The Wisconsin Omnibus Tort Reform Act and Nursing Home Abuse

by Sokolove Law

We’ve heard a lot about the unions in Wisconsin losing their collective bargaining rights under the direction of Gov. Scott Walker, so much so that some other pretty major news coming out of Madison has been completely overshadowed.

The Wisconsin Omnibus Tort Reform Act was passed by the Wisconsin legislature in January 2011 with such speed and with such little coverage that even seasoned observers could not fully grasp the implications.

In a nutshell it’s this: if you or a loved one are injured or killed by nursing home abuse, suing the offending nursing home is going to be next to impossible.

Why?

Because the new bill makes abuse reports – which form the backbone of any nursing home abuse trial – completely inadmissible as evidence in any action against the nursing home. This effectively throws up a major roadblock to anyone seeking justice in a case of nursing home abuse. But if the victim’s nursing home abuse attorney does manage to get over this hurdle, there’s another one. The law also caps non-economic damage awards at $750,000, a move that heavily benefits operators of large, corporate, for-profit nursing homes.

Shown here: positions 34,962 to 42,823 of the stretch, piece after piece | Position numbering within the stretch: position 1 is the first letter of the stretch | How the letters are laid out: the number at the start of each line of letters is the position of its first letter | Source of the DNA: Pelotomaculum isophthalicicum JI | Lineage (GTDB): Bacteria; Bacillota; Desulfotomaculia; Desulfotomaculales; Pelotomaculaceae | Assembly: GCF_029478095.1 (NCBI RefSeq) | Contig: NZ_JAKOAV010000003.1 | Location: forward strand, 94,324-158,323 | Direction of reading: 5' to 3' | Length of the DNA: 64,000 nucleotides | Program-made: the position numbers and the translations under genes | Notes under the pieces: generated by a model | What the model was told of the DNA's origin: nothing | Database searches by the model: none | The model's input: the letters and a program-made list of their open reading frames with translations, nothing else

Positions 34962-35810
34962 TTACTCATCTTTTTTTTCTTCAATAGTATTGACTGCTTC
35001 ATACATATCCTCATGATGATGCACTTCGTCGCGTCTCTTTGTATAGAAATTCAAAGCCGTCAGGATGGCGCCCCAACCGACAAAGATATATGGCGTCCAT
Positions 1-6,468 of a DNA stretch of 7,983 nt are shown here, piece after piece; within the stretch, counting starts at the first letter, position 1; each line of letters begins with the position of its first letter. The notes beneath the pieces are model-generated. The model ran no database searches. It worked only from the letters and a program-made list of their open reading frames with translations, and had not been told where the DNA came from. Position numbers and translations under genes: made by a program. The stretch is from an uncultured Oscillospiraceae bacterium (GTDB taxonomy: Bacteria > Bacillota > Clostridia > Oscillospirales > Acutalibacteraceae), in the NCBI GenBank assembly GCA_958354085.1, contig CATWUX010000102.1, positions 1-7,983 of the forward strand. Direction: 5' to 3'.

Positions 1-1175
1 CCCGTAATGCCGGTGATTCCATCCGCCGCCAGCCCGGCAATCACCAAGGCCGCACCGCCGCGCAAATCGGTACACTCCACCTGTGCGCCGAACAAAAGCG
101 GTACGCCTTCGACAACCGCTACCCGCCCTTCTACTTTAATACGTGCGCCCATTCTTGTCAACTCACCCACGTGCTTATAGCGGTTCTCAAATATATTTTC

Not surprisingly, the entire law benefits the nursing home industry, which supported Gov. Walker during his election. The rise in the number of corporate, for-profit nursing homes is often cited as one of the reasons for the staggering rise in nursing home abuse incidents. Corporations are in the business of making money, and one of the easiest ways for them to do this is reduce staff levels and pay their workers low wages.

This law is kind to Scott Walker’s corporate backers in other ways too. It shifts liability for defective goods away from the distributer to the manufacturer (Good luck suing a factory in China!), creates a 15-year statute of limitations on issues related to exposure to asbestos and other products (asbestos-related diseases have a 20-50 year latency period), and defines new standards for expert witnesses.

Some observers claim that the law is meant to punish trial lawyers, including the Wisconsin nursing home abuse attorneys who opposed Walker’s election.

According to one Wisconsin lawyer quoted in the Washington Spectator, “This is payback time. The governor is settling the score with trial lawyers who didn’t support him. And he’s taking care of his donors, the for-profit nursing home operators, especially the big ones like Kindred.”

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